Spurs and Gomes walked off at halftime as if the bottom had dropped out of their world. They had battled bravely in the face of adversity and deserved to lead following their disciplined performance but once again they had given into fragility and lacked concentration when they needed it most.
This has been a very sobering season for Spurs following the elation of playing in the Champions League and they have found that at the highest level even one slip in concentration can have lethal consequences.
Gomes for his part has been susceptible to lapses in concentration more than any other player and has actively contributed to six goals against his team this season.
The apologies would be forthcoming at half time but the damage had been done.
Sensing blood, Chelsea tore into Spurs right from the start of the second half, with Drogba forcing Gomes into an early save but his body language betrayed a man who perhaps knows that his career at White Hart Lane is at an end.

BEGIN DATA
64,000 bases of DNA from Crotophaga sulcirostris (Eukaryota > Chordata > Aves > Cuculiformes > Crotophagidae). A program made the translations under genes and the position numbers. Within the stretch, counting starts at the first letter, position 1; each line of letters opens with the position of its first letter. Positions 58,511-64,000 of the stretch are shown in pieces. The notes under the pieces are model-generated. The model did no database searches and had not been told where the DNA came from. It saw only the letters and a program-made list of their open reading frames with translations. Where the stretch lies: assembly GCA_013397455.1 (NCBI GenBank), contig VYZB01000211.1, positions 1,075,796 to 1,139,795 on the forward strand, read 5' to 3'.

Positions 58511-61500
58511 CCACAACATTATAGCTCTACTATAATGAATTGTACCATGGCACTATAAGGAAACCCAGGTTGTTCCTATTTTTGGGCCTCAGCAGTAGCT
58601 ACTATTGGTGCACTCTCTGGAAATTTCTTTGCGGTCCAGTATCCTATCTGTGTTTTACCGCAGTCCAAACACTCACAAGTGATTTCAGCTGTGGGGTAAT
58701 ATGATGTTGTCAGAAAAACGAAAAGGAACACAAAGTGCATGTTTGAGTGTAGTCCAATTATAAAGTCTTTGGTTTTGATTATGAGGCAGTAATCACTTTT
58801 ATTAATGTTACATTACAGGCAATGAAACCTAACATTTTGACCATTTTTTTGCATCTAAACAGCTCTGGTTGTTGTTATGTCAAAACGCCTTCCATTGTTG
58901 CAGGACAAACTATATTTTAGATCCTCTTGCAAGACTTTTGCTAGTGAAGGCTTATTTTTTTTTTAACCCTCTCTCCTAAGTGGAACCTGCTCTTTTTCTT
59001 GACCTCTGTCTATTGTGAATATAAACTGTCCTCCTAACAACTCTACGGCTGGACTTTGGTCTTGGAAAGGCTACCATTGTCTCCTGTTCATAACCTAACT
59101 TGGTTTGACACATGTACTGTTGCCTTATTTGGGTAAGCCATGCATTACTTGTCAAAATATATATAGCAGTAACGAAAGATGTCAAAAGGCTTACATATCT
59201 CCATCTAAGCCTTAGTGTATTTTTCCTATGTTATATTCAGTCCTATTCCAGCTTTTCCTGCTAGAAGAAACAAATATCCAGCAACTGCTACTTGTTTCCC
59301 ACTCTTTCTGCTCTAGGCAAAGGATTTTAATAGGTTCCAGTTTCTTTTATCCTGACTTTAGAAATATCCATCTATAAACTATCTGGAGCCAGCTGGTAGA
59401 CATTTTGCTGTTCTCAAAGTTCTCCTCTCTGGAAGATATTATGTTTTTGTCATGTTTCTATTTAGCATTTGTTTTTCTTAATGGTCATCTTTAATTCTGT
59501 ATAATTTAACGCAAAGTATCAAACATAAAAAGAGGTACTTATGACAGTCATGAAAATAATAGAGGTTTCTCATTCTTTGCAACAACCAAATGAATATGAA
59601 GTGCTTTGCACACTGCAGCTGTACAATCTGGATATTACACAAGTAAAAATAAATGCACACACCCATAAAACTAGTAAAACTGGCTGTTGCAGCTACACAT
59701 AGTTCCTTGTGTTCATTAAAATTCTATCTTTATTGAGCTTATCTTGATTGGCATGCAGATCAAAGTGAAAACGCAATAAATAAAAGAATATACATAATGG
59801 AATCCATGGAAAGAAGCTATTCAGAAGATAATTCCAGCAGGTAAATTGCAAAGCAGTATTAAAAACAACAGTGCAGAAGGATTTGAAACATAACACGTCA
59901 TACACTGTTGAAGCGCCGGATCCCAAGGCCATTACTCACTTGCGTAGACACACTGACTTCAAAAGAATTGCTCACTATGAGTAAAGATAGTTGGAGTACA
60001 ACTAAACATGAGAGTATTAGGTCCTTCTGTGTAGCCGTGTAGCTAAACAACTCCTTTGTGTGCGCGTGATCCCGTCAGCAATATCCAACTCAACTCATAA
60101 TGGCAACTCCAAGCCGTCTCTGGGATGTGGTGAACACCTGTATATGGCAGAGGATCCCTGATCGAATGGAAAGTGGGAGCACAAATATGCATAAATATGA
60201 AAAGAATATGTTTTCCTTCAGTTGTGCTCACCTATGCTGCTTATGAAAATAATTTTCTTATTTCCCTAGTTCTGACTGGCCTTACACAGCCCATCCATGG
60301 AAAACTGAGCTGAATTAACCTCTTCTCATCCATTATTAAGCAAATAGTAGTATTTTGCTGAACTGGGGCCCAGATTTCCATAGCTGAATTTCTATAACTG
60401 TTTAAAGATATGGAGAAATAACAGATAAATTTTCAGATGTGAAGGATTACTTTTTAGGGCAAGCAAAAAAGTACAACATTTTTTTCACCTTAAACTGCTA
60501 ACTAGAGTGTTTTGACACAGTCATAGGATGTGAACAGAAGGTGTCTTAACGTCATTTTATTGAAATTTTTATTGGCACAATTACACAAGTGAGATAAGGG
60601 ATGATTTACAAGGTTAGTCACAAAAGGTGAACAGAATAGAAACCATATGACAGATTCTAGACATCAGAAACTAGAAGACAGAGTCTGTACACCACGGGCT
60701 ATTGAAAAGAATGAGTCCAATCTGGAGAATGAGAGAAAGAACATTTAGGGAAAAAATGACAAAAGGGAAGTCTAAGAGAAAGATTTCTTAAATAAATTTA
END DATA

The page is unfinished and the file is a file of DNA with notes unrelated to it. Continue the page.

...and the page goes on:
The Blues continued to dominate but thanks to superb performances from Modric and Sandro they could not get a handle on the all important area of central midfield.
Fatigue began to set into Spurs as wave after wave of Chelsea attack pushed them back but the only chances the Pensioners could produce were long distance shots.
One such effort from Drogba, from 40 yards, saw Gomes decide to fist the ball back out rather than catch it, when he really should have gathered the ball without even thinking.
As the two tired defences began to stretch, Ancelotti and Redknapp exchanged substitutions geared towards pace as Defoe and Anelka were introduced to play.